Edema is a plant's reaction to an excessive amount of water in its cells. It is a physiological disorder that can affect a wide variety of indoor and greenhouse ornamental plants, particularly geraniums.
The problem comes about when roots absorb more water than is released, or transpired, through the leaves. As a result, cells in the epidermis of the leaf become gorged with water. Raised blisters appear, cells burst and water-soaked and corky spots develop. Corky spots or ridges also may develop on petals and along stems and leaf petioles.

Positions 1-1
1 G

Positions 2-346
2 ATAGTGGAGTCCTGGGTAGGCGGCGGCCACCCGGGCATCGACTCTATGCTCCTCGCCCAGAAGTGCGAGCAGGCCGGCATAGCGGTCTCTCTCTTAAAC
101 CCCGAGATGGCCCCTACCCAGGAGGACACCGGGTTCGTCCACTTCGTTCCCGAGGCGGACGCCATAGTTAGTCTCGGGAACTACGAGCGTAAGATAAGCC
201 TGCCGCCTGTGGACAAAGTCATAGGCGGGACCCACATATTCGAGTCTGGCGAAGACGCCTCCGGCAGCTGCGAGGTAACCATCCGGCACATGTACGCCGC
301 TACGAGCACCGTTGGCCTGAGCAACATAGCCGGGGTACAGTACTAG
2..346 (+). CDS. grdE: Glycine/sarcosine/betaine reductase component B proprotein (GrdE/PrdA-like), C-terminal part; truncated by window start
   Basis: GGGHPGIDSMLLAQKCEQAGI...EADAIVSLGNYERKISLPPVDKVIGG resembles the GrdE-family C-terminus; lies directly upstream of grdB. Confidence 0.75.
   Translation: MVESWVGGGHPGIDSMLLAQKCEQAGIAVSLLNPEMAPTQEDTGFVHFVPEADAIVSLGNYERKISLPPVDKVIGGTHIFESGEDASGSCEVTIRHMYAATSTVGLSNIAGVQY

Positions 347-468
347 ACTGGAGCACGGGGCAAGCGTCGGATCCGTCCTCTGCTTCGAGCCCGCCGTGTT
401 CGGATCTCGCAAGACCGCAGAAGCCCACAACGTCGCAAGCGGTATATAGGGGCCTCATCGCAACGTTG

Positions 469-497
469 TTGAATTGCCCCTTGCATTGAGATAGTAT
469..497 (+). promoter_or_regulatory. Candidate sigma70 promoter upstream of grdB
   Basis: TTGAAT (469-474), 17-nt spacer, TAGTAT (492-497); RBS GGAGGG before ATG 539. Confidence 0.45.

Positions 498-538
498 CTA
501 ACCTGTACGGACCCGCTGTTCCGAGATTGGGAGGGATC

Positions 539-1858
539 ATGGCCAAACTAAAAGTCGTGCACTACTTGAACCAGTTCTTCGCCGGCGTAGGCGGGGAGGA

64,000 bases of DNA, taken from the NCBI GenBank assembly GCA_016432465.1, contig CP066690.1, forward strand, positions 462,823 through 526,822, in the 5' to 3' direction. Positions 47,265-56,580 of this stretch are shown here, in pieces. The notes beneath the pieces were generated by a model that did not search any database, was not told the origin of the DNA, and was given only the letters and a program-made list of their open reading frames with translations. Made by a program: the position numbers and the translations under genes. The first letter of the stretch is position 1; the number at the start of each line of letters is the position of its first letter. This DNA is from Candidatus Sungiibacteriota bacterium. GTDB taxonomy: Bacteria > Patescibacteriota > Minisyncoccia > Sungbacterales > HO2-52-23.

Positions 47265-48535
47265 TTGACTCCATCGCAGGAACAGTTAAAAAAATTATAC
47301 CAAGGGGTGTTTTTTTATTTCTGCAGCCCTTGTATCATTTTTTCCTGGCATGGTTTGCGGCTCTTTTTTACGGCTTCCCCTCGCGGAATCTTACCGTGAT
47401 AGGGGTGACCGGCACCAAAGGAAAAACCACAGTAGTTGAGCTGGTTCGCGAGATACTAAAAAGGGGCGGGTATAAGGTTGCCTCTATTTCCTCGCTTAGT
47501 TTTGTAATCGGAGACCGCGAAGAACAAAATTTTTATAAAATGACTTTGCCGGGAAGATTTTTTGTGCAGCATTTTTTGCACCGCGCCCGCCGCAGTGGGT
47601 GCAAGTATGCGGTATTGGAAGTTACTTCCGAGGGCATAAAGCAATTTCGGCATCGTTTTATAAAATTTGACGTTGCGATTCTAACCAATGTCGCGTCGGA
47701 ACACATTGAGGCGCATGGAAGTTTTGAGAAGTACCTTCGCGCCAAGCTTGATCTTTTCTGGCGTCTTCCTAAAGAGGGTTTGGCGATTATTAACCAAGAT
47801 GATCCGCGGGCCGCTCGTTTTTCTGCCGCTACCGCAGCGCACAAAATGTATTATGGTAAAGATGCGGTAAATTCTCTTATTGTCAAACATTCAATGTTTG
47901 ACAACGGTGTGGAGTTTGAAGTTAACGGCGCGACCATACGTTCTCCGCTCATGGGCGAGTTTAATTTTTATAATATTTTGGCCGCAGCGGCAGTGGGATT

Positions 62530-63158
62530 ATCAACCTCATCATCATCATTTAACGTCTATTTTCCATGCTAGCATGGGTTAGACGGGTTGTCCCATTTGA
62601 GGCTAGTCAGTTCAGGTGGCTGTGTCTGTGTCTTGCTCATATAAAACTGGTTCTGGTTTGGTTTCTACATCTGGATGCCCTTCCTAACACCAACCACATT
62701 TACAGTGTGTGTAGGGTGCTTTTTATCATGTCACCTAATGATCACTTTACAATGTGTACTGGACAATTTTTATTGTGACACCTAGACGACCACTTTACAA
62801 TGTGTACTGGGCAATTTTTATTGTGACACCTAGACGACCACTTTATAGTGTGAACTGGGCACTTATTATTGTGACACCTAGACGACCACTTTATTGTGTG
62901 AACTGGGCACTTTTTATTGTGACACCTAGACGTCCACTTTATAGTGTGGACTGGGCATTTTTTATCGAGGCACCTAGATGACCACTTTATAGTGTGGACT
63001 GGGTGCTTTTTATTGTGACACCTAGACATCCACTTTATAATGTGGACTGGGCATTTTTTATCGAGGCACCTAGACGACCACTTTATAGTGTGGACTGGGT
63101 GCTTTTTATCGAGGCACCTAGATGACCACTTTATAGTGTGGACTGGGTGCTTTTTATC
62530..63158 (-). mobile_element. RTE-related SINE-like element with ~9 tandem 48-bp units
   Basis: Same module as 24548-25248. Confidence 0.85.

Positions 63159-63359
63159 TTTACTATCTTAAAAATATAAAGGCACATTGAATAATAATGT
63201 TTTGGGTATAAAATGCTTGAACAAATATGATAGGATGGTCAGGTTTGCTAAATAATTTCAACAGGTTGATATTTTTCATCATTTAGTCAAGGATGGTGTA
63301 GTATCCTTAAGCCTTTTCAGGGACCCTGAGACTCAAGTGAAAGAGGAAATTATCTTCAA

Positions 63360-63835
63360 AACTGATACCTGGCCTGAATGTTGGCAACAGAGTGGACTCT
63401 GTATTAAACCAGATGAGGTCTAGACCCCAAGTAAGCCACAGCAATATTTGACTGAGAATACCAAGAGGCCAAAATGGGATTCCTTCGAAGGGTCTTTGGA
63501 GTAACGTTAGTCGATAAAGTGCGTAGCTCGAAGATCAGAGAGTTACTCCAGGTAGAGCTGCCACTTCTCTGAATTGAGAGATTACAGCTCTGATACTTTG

Be especially cautious of edema in late winter and during cloudy weather. Corrective measures involve changing a plant's environmental conditions to increase transpiration. Raising the temperature, and increasing ventilation and light all will relieve edema. However, it isn't advisable to expose house plants to direct sunlight or cold drafts.
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Updated Tuesday, July 22, 2014